To get to that point though, more forward thinking is needed, Parra says. “Spaniards are much more conservative than Italians. While Italians are willing to explore and learn new things, in Spain there are few open-minded producers. The great majority are not fully aware of what is going on in the world of wine.” For Parra, “part of the problem is that the focus is on technique rather than on exploring the diversity of their terroirs.” Like Chileans, “Spaniards lack confidence in what they have”.
To understand terroir intimately, several factors must be considered. Parra cited climate (“the weather sets the rhythm of the music as the orchestra plays deep inside the soil”), fractures and rock components (it’s not enough to know if your soil is sand, silt or clay; you must know its genetics and origin), the degree of rock alteration (in granite soils for instance the level of decomposition is key) or land morphology (concave vs convex). According to Parra, all of these elements are far more important than soil pH which is “just a number”.
After 17 years studying thousands of pits and tasting countless wine samples, Pedro Parra has thoroughly trained his palate. He describes minerality as “a sort of energy or electricity in the texture of the wine” that varies according to the type of soil: “On granite it feels more prominent at the front of your palate, like heavy metal music” against basalt, which is “at the back of the palate” or “deeper, soft and elegant” in limestone.
Minerality-obsessed Dani Landi and Fernando García have managed to grow some of the most extreme, fascinating vineyards in Gredos, yet they were blown away when Parra was able to pair in a blind tasting most of the wines with the vineyards he had previously visited. Landi values greatly Parra’s ability to provide the whys and wherefores behind their terroirs.
Parra’s main working tools are pits and soil maps made with scanners that use electrical conductivity, a technology created for the mining industry that interacts with clay. The combination of pits and maps allows him to demarcate specific micro-terroirs at a relatively small scale.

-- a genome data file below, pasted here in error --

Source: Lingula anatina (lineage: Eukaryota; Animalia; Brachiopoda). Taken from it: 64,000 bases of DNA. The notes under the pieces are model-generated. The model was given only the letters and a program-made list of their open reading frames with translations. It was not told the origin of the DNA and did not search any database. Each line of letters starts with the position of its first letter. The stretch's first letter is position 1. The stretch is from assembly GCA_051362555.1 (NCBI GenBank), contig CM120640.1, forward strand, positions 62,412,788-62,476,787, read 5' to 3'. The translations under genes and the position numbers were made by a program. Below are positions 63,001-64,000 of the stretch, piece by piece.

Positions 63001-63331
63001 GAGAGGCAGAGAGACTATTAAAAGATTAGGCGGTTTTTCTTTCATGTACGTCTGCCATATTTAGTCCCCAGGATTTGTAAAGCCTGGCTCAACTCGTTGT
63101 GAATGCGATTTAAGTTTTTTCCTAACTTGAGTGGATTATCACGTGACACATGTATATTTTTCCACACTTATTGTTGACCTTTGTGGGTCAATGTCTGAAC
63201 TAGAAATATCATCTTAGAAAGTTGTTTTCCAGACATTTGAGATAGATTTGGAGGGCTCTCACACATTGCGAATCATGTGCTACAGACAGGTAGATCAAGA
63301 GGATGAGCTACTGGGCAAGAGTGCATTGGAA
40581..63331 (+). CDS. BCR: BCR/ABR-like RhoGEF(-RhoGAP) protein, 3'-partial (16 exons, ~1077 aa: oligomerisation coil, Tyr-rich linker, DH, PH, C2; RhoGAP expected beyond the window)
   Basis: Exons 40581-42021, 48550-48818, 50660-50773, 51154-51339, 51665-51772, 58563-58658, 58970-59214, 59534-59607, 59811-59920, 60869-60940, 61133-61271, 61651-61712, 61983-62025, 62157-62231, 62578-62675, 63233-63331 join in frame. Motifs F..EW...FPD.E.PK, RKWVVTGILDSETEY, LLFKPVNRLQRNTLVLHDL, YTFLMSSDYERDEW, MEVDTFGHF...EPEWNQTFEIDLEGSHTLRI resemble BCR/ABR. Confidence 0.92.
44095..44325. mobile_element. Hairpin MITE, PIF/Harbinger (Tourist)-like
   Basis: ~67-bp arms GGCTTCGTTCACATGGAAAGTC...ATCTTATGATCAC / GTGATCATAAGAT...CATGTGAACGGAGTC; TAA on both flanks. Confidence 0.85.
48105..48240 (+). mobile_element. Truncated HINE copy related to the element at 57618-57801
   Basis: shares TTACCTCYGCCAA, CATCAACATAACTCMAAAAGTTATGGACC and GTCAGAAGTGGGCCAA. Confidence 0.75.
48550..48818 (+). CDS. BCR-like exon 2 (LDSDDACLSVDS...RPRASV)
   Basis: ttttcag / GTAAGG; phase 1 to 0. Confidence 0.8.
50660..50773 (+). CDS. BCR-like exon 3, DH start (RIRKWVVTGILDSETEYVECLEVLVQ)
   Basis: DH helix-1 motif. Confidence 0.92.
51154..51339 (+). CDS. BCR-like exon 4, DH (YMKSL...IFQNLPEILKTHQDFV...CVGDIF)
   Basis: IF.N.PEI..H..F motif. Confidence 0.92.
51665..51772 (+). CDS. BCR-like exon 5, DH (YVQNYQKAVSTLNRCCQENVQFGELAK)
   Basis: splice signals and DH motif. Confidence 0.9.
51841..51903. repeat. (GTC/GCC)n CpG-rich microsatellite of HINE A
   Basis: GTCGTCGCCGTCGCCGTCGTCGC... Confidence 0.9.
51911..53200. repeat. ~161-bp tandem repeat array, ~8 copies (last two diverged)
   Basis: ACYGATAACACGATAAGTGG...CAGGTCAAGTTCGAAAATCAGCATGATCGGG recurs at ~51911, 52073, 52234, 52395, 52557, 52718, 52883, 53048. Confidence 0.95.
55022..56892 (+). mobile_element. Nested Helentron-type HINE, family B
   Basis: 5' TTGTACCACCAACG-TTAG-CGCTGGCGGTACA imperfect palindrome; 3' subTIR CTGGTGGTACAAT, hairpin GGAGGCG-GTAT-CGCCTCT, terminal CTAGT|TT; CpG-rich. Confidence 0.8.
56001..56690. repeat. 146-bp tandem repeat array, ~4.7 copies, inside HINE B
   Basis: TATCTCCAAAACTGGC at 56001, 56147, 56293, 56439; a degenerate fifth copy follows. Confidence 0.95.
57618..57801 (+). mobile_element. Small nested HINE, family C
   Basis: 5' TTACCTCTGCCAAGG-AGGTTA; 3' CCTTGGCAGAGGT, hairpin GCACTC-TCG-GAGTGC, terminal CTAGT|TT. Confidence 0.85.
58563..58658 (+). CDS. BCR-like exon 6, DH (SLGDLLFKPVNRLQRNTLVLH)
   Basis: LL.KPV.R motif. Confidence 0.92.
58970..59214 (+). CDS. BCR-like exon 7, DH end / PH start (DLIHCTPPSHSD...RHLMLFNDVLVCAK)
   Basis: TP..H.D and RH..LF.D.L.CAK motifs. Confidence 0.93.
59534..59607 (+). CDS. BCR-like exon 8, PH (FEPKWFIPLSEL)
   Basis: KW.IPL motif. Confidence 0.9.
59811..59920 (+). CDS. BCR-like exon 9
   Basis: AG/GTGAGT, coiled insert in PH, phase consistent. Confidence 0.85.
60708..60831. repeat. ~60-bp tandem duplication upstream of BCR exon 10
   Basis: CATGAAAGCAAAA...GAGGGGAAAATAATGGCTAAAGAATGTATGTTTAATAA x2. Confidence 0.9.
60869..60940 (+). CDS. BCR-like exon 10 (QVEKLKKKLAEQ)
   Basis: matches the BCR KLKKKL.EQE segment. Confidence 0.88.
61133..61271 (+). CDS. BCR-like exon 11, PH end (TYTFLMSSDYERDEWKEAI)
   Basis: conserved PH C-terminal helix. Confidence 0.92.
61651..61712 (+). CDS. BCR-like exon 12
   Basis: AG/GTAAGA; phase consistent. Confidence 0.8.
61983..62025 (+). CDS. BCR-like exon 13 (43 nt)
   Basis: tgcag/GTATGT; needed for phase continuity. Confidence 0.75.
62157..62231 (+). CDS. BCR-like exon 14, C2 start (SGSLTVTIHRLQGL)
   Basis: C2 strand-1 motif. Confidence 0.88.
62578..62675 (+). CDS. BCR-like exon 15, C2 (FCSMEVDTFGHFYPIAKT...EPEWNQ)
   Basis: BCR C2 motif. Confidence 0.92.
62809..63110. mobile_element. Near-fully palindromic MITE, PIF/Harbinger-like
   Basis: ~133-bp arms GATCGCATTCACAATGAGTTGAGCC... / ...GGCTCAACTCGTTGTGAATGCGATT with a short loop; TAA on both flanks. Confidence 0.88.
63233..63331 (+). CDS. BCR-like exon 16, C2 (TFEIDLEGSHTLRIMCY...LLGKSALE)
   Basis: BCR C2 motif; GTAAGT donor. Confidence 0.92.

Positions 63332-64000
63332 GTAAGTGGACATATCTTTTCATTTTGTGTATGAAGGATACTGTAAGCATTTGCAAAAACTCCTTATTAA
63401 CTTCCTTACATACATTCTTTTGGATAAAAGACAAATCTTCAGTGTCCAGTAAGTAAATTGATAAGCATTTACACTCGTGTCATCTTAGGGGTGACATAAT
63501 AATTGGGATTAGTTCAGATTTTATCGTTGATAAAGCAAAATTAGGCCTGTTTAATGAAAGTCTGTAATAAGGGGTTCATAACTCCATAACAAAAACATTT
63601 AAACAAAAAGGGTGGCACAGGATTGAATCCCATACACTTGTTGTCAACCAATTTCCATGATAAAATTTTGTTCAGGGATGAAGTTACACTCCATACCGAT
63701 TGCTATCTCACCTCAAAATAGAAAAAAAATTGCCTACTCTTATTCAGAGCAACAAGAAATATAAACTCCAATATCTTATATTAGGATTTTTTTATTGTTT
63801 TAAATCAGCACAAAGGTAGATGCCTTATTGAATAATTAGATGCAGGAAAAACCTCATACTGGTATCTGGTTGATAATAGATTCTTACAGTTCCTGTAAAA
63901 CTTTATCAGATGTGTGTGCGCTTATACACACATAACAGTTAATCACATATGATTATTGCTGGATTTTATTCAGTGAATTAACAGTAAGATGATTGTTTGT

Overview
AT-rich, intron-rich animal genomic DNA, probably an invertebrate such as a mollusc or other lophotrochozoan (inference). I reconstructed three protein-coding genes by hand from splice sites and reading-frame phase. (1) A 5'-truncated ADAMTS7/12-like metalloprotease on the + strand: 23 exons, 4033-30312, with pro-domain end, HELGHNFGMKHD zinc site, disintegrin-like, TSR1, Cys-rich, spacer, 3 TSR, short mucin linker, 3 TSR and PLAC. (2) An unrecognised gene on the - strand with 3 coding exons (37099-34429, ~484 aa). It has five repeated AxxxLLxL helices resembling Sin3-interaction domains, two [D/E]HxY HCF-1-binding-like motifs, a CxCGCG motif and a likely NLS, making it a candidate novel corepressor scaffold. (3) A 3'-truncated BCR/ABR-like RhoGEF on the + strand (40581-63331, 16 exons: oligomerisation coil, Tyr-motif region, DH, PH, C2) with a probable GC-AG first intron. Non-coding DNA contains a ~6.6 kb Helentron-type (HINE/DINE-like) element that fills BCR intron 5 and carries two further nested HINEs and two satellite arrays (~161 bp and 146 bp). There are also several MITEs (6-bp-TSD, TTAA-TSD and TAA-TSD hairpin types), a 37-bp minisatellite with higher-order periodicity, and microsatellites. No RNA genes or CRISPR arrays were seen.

Take for instance Las Iruelas, a plot with 1,5 hectares in El Tiemblo that Landi bottles under his own name. Aided with eight pits and a map soil, Parra identified three different micro-terroirs which are fermented separately since the 2016 vintage. Rather than producing as many wines as soil units, his aim is to have a comprehensive understanding of the elements that each micro-terroir can add to the wine. According to Parra and Landi, the three cuvées would make a very interesting blend in an outstanding vintage, but under adverse climatic conditions not all of them might convey the style that Landi is looking for.
“I never think of terroir as a single ingredient but as part of a blend,” Parra points out. “In a way, it is like finding out the range of colours available to paint a picture.” That’s why he doesn’t understand winemakers who don’t know his terroir. “A score for a violin played with an electric guitar doesn’t work at all.”
On the other hand, delimiting terroirs is a sort of “liposuction” as it allows producers to discard the areas that don’t fit in with the style of the wine. “To do that you must obviously know your style,” notes Landi.